More Fish Oil for Less Dry Eye
Last year, in our Central Valley blog we talked about the potential for fish oil for treating dry eye. While we’re not exactly a coastal area here in the Central Valley, we thought maybe we’d explore another blog about fish oil and dry eye because the results are promising. We’ll even include how much you may want to take.
Remind me what is dry eye
For our eyes to provide the combination of good vision and comfort, the front surface of your eye must be covered with an even layer of tears that contain the right mix of water and oils. When the tears either aren’t produced in the necessary amount or if their quality is poor, dry eye can develop.
When you have dry eye, your eyes may sting, itch, or burn. They can be sensitive to light and your vision can blur. You may also have excessive tearing, which seems counterintuitive. Dry eye is a natural result of aging and can also be a side effect of various medical conditions and certain medications.
Fish oil and dry eye
Fish oil has shown promise in helping with dry eye. Dry eye that isn’t a side effect of taking a medication or simply due to a windy, dusty day tends to be chronic and not really “curable.” The goal is usually to ease the patient’s symptoms.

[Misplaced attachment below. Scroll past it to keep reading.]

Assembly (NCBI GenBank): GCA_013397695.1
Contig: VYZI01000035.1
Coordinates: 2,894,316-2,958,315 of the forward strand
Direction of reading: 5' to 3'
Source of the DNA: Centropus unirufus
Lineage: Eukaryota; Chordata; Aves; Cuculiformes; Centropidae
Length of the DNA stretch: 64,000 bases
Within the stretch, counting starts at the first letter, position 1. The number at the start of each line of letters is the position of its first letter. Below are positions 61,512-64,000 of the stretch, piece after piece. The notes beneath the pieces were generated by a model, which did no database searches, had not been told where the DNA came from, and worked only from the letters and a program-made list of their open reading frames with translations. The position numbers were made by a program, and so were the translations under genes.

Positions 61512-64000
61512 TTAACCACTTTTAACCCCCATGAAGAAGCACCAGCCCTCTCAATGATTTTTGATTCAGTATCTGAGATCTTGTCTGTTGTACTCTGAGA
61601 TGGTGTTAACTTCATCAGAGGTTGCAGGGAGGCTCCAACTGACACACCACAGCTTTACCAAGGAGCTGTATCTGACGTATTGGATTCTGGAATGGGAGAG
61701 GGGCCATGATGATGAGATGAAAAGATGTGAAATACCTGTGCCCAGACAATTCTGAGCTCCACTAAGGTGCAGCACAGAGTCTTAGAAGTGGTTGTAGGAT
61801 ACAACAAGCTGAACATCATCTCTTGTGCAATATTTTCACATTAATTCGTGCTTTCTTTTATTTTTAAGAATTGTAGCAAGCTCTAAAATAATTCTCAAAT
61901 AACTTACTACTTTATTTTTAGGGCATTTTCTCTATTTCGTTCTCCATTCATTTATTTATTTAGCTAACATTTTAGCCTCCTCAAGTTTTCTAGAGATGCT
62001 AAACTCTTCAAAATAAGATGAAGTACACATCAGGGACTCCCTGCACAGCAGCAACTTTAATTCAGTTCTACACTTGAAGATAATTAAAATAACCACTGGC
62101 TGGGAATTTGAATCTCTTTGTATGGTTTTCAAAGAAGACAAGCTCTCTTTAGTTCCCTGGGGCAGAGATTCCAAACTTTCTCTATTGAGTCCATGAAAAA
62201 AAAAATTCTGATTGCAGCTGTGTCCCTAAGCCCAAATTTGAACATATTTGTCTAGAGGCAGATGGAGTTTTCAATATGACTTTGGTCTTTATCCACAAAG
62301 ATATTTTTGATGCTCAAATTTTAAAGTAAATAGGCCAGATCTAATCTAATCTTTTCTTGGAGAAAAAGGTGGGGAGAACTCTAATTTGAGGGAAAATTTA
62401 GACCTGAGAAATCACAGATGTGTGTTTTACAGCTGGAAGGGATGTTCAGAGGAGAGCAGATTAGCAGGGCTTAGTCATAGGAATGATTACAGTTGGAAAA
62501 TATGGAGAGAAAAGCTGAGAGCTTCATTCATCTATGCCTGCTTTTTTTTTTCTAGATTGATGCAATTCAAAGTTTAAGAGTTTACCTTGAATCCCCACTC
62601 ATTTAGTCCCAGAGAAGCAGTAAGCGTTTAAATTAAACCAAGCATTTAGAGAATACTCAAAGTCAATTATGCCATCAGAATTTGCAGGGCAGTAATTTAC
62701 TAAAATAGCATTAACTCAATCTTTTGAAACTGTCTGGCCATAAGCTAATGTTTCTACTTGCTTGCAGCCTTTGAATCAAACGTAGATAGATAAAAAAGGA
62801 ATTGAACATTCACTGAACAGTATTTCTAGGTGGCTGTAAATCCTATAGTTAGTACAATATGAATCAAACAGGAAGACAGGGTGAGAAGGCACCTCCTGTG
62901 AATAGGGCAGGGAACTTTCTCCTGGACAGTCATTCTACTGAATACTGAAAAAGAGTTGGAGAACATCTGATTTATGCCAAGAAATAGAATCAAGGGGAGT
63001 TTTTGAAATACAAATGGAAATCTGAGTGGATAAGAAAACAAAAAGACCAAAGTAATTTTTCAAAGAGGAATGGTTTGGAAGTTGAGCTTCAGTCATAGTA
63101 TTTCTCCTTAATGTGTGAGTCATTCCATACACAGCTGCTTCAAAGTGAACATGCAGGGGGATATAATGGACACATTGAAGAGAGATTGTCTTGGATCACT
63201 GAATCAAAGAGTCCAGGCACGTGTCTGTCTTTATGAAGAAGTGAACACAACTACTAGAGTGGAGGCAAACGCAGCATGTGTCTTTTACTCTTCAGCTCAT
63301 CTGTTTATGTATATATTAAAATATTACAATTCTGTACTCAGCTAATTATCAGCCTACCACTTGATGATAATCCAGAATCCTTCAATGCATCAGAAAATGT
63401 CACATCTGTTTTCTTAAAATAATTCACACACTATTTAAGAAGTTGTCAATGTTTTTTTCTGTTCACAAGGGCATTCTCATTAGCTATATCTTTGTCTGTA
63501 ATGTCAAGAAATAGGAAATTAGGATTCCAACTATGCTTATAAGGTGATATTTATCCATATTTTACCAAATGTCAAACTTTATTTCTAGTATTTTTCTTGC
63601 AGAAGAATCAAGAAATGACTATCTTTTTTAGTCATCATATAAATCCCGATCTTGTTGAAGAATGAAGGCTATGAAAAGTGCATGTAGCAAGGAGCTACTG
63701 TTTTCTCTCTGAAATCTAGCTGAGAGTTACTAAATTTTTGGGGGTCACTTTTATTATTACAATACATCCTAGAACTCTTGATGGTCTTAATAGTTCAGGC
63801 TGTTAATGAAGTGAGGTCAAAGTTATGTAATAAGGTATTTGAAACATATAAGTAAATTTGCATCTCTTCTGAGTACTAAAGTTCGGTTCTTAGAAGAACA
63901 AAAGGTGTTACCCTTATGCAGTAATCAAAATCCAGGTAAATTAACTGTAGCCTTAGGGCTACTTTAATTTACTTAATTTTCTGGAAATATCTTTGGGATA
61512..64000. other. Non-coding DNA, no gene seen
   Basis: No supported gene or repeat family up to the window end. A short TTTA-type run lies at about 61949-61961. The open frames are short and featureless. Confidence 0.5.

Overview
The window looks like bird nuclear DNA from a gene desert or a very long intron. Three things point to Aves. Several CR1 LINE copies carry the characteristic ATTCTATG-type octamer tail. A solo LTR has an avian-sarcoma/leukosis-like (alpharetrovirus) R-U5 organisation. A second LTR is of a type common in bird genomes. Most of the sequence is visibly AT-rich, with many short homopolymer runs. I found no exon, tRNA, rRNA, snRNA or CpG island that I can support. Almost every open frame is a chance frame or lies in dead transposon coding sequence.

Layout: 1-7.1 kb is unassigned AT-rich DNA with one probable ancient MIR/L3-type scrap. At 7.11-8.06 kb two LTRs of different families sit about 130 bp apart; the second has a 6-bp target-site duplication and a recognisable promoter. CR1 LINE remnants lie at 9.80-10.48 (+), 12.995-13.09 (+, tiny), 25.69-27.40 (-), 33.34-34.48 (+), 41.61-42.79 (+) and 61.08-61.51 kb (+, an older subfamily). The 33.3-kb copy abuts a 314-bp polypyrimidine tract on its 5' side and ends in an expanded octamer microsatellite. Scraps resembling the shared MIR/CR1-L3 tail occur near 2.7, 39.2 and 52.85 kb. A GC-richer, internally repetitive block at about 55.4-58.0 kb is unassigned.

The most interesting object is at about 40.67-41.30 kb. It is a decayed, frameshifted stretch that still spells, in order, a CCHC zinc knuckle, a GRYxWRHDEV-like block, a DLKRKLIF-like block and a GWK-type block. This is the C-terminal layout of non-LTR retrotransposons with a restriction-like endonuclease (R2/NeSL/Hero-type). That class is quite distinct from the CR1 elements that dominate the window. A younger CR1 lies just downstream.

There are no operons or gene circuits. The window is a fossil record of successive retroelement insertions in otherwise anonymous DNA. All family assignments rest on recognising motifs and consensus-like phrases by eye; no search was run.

Fish oil contains two omega-3 fatty acids, docosahexaenoic acid (DHA) and eicosapentaenoic acid (EPA); these are thought to provide a wide range of health benefits. Specifically for dry eye, research has shown that people taking supplements of omega-3 fatty acids have fewer dry eye symptoms. It appears that omega-3 fatty acids can improve the eye’s oil film that is produced by the small glands on the edge of the eyelids, the meibomian glands. This improves the quality of the tears, making them stay in place lubricating the eye rather than evaporating too quickly.
How much to take?
The dosage of omega-3 fatty acids shown to be effective is 180 milligrams of EPA and 120 milligrams of DHA taken twice daily. These can be found in fish oil supplements. Taking more than these amounts can result in side effects such as increased bleeding risk and higher levels of LDL (bad) cholesterol.
Of course, you also should get fish oil from your diet. The American Heart Association recommends that adults eat fish at least twice a week. Fatty fish, such as salmon, halibut, catfish, striped sea bass, and albacore tuna are all good sources of omega-3 fatty acids, and they can all help with dry eye.
If you have symptoms of dry eye, especially if they seem chronic, we should see you at one of our three Central Valley Eye Medical Group locations in Stockton, Manteca, and Modesto. Call us at (800) 244-9907 to make an appointment.
Posted in: Dry Eyes